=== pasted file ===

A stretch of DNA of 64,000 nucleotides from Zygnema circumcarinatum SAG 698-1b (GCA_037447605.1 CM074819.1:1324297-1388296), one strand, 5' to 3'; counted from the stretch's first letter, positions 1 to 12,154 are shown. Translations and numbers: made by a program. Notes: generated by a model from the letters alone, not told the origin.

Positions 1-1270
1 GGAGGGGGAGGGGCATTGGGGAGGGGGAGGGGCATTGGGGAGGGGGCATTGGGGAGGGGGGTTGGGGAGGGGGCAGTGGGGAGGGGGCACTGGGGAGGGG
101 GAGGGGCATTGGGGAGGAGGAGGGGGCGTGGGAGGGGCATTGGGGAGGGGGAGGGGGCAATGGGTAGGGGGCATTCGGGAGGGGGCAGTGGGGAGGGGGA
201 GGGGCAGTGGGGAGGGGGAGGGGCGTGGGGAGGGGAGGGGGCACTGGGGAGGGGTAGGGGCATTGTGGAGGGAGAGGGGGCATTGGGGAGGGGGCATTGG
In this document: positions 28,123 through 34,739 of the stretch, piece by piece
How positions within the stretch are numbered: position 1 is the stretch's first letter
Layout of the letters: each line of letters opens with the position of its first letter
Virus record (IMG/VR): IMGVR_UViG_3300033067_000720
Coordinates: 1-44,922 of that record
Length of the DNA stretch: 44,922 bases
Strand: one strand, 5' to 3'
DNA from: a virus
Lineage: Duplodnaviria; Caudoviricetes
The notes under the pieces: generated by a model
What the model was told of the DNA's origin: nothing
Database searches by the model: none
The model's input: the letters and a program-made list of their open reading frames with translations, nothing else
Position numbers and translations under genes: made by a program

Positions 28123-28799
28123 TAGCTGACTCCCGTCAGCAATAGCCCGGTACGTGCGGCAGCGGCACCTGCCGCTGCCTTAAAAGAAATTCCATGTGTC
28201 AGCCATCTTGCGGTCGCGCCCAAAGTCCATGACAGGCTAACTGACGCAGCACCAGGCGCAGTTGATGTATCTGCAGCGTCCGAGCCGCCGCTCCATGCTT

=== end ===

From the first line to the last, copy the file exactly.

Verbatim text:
A stretch of DNA of 64,000 nucleotides from Zygnema circumcarinatum SAG 698-1b (GCA_037447605.1 CM074819.1:1324297-1388296), one strand, 5' to 3'; counted from the stretch's first letter, positions 1 to 12,154 are shown. Translations and numbers: made by a program. Notes: generated by a model from the letters alone, not told the origin.

Positions 1-1270
1 GGAGGGGGAGGGGCATTGGGGAGGGGGAGGGGCATTGGGGAGGGGGCATTGGGGAGGGGGGTTGGGGAGGGGGCAGTGGGGAGGGGGCACTGGGGAGGGG
101 GAGGGGCATTGGGGAGGAGGAGGGGGCGTGGGAGGGGCATTGGGGAGGGGGAGGGGGCAATGGGTAGGGGGCATTCGGGAGGGGGCAGTGGGGAGGGGGA
201 GGGGCAGTGGGGAGGGGGAGGGGCGTGGGGAGGGGAGGGGGCACTGGGGAGGGGTAGGGGCATTGTGGAGGGAGAGGGGGCATTGGGGAGGGGGCATTGG
In this document: positions 28,123 through 34,739 of the stretch, piece by piece
How positions within the stretch are numbered: position 1 is the stretch's first letter
Layout of the letters: each line of letters opens with the position of its first letter
Virus record (IMG/VR): IMGVR_UViG_3300033067_000720
Coordinates: 1-44,922 of that record
Length of the DNA stretch: 44,922 bases
Strand: one strand, 5' to 3'
DNA from: a virus
Lineage: Duplodnaviria; Caudoviricetes
The notes under the pieces: generated by a model
What the model was told of the DNA's origin: nothing
Database searches by the model: none
The model's input: the letters and a program-made list of their open reading frames with translations, nothing else
Position numbers and translations under genes: made by a program

Positions 28123-28799
28123 TAGCTGACTCCCGTCAGCAATAGCCCGGTACGTGCGGCAGCGGCACCTGCCGCTGCCTTAAAAGAAATTCCATGTGTC
28201 AGCCATCTTGCGGTCGCGCCCAAAGTCCATGACAGGCTAACTGACGCAGCACCAGGCGCAGTTGATGTATCTGCAGCGTCCGAGCCGCCGCTCCATGCTT